Mosaic tiles can create a great finish in both kitchens, bathrooms and, if used creatively, many other areas of your home. Mosaic tiles are now normally bought in large sheets, with the tiles arranged in a grid and attached to a mesh backing material. This makes it much easier and quicker to lay the tiles and allows you to buy ready-made patterns because you can simply attach a full sheet to the wall or floor. Mosaic tiles can also be much easier to fit around obstacles such as sockets and switches.
If you are planning to use full-sized tiles, take a look at our How to Tile a Wall guide.
Marking Tile Edges
If you are only tiling part of the wall, such as a splashback for example, you should first mark out where you want the tiles to finish on the wall. Take a length of batten and a spirit level, and draw a pencil line to mark the top edge of the tiles. Hold a sheet of mosaic tiles up against the wall (with the bottom edge resting on the sink/work surface) and trim off any rows that are above the pencil line. The easiest way to plan a splashback is to make it the height of one full sheet of mosaic tiles and you will avoid having to cut anything at all.
If you are planning to cover a full wall with mosaic tiles, you do not need to mark out the edge. You should still use a spirit level to make sure that the first sheet of tiles is level.
Applying the Tile Adhesive
- Using a good quality tile adhesive and a notched adhesive spreader, apply a square of tile adhesive to the wall large enough for a single sheet of tiles.
- Follow the instructions on the adhesive packaging to determine the depth of adhesive needed (as a general rule, wall tile adhesive should be 3-4 mm deep).
- Hold the spreader at a 45 degree angle and drag it through the adhesive to create ridges of an even depth. Making grooves in tile adhesive allows it to spread out evenly when the tiles are pressed into it.
- Once you have applied the first sheet of tiles, you can apply more adhesive in one go if you feel confident enough to be able to work quickly. Even if feeling confident, don’t apply more than about 3 sheets worth.
Laying the Mosaic Tiles
If applying mosaic tiles to a full wall, take the first sheet of tiles and, making sure you have them the correct way up for the pattern (if using patterned tiles), apply them to the adhesive in the bottom corner of the wall. Press the tiles firmly into the adhesive with your hands, making sure that the sheet is level and flush with the edge. Now use a short, straight length of wood to tap the tiles flat and level. Pay particular attention to the edges of the sheet.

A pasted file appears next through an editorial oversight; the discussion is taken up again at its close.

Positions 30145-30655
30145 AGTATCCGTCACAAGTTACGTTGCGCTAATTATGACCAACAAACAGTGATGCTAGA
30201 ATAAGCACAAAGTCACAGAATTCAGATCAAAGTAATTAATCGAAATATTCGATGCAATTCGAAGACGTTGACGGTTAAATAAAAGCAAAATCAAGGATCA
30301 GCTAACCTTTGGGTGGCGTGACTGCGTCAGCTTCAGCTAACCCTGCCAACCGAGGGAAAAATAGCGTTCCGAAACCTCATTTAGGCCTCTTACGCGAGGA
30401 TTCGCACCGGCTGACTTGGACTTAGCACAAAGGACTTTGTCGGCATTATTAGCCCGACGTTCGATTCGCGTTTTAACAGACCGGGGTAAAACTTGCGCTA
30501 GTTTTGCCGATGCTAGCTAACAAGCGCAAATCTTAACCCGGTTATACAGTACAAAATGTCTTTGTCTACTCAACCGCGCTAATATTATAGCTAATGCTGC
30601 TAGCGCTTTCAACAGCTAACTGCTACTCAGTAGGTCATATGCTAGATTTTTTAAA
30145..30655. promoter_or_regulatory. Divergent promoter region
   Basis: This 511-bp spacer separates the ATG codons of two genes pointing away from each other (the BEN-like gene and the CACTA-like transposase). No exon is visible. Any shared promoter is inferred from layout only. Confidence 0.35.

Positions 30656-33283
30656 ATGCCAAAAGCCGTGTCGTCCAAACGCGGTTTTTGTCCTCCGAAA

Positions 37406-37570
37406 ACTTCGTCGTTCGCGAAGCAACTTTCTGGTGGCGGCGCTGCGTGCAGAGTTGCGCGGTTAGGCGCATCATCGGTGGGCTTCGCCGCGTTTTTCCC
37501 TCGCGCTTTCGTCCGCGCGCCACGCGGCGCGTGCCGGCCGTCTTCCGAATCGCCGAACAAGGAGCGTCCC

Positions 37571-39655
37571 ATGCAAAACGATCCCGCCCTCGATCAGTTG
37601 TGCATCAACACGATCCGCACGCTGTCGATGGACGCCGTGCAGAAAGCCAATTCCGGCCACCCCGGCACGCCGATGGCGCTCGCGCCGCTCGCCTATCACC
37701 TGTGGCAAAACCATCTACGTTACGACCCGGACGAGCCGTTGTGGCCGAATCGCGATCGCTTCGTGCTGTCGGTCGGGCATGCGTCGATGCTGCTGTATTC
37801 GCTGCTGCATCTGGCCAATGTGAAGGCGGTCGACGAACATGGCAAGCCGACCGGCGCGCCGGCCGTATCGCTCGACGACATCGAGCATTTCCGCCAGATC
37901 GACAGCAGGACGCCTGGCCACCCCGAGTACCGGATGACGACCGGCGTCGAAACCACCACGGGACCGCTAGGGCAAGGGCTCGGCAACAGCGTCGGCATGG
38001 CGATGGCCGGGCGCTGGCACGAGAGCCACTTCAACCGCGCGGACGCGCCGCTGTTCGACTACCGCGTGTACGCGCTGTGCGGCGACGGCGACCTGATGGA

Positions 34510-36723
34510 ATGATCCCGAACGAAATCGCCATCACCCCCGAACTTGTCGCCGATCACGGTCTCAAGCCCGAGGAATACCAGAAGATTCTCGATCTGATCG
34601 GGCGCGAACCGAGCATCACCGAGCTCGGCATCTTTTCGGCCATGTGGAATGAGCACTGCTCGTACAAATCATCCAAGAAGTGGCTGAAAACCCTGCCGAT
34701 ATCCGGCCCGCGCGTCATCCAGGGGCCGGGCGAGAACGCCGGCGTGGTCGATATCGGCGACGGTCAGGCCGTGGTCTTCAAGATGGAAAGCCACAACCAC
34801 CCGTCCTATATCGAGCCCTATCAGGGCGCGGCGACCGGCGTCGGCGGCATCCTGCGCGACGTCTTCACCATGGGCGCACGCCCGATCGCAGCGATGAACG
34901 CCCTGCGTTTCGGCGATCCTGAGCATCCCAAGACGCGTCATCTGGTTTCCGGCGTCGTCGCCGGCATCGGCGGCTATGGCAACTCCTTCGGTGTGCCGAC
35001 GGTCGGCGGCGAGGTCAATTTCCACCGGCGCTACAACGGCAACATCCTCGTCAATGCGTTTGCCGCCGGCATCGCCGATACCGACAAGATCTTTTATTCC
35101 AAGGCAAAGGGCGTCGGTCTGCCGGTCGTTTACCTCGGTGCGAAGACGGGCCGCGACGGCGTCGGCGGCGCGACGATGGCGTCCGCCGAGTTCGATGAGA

If you are tiling a splashback, attach the first sheet of tiles at the far left of the area to be tiled and check that it is level using a spirit level. Work from left to right, trimming the tile sheets before applying them to the wall (if required). As mentioned above, it is far easier to plan your splashback around the size of a sheet or sheets of mosaic tiles, rather than having to make too many cuts.
Tiling Around Obstacles
Continue to apply the tiles in this way until you reach the end of the run or meet an obstacle such as a socket. Tiling around obstacles with mosaic tile sheets can be, as mentioned earlier, much easier than with normal tiles.
- Measure from the right-hand edge of the last full sheet of tiles before the obstacle, to the near edge of the obstacle (a socket in this example).
- If tiling a splashback, and the socket is lower than the pencil mark you made on the wall, also measure down from the pencil mark to the top edge of the socket.
- Finally, measure the height and width of the socket. Now transfer those measurements to a tile sheet and with a sharp trimming knife, cut out any tiles which are inside your marks.
- It does not matter if the section of tiles you cut away is larger than the socket. Before spreading adhesive around the socket, hold the sheet against the wall to make sure it fits.
Spread adhesive for the cut sheet of tiles and lay them in the same way as you did the others. Unless you are very lucky, there will be some gaps around the socket but don’t worry about them for the moment, just finish off laying the rest of the tiles. Once all the tile sheets are in place, trim a few tiles from the edge of a spare sheet. Measure the gap around the edge of the socket and, if it is more than half a tile width, cut some tiles to fit using Tile Cutting Pliers. Score a line onto the tile and place it in the V-shaped jaws of the tile cutting pliers.
Grouting Mosaic Tiles
Leave the tiles to set in place for at least 24 hours before starting to apply the grout. If the tiles are in a kitchen or bathroom, you should always use a good quality waterproof grout. Apply the grout as instructed by the manufacturer using a rubber-edged grout spreader. Cleaning any excess grout from the tiles as you go will make finishing off the tiles much easier. Leave the grout to set for a short while before using a grout shaper or thin piece of dowel to tidy the grout lines.
Leave the grout to completely set and then wipe over the tiles with a damp cloth. Any grout on the glazed face of the tiles should come off fairly easily. If you are having trouble cleaning off grout, you can buy cleaning products specifically designed to remove dried grout from the surface of tiles.
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